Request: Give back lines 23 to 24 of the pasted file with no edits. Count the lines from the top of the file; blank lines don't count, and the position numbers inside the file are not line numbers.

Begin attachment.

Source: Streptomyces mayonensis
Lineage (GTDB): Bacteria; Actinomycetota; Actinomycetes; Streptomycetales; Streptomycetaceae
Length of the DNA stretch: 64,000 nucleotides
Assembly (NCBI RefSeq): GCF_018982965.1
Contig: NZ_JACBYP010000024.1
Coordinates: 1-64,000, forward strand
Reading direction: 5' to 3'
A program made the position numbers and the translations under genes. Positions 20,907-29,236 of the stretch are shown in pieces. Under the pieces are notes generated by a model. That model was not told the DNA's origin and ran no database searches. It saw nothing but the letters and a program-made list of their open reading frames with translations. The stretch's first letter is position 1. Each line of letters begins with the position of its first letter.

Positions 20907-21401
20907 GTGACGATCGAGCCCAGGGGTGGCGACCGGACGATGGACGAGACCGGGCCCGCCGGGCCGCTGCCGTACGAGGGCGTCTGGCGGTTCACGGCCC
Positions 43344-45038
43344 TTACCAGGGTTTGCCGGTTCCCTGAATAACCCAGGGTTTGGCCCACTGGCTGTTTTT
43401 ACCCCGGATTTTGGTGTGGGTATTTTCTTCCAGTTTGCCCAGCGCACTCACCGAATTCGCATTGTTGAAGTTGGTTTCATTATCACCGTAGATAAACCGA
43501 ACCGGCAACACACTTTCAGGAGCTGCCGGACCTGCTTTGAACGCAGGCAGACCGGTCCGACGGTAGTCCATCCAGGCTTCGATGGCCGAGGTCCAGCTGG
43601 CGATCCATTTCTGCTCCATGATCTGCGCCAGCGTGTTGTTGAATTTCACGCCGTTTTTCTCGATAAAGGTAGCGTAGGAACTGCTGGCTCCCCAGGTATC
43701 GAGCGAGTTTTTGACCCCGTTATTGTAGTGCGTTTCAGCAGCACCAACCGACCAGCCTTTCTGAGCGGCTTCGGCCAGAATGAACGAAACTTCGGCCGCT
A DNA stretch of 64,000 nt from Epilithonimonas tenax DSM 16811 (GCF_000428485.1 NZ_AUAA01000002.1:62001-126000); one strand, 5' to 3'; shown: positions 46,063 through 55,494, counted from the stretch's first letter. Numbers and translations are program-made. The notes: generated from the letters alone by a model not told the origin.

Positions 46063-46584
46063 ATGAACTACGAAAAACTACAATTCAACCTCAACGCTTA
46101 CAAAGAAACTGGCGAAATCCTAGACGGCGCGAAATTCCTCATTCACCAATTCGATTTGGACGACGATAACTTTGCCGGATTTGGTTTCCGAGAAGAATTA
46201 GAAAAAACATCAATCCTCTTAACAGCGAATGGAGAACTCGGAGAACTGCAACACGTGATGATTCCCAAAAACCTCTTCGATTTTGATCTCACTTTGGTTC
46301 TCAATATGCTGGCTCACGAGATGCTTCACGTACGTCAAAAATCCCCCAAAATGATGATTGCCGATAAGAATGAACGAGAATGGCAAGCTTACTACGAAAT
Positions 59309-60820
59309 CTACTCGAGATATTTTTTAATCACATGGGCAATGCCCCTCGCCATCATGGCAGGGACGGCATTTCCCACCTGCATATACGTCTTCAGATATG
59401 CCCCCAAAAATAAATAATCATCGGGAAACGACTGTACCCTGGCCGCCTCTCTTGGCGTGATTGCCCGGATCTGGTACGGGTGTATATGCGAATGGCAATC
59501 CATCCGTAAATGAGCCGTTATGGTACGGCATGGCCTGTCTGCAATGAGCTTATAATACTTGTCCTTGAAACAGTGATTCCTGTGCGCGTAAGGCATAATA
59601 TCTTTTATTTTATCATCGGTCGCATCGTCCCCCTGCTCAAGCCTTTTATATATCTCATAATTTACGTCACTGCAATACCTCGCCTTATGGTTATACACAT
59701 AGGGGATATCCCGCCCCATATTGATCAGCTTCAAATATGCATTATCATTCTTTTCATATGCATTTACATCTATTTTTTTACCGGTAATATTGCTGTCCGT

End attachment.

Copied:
Positions 59309-60820
59309 CTACTCGAGATATTTTTTAATCACATGGGCAATGCCCCTCGCCATCATGGCAGGGACGGCATTTCCCACCTGCATATACGTCTTCAGATATG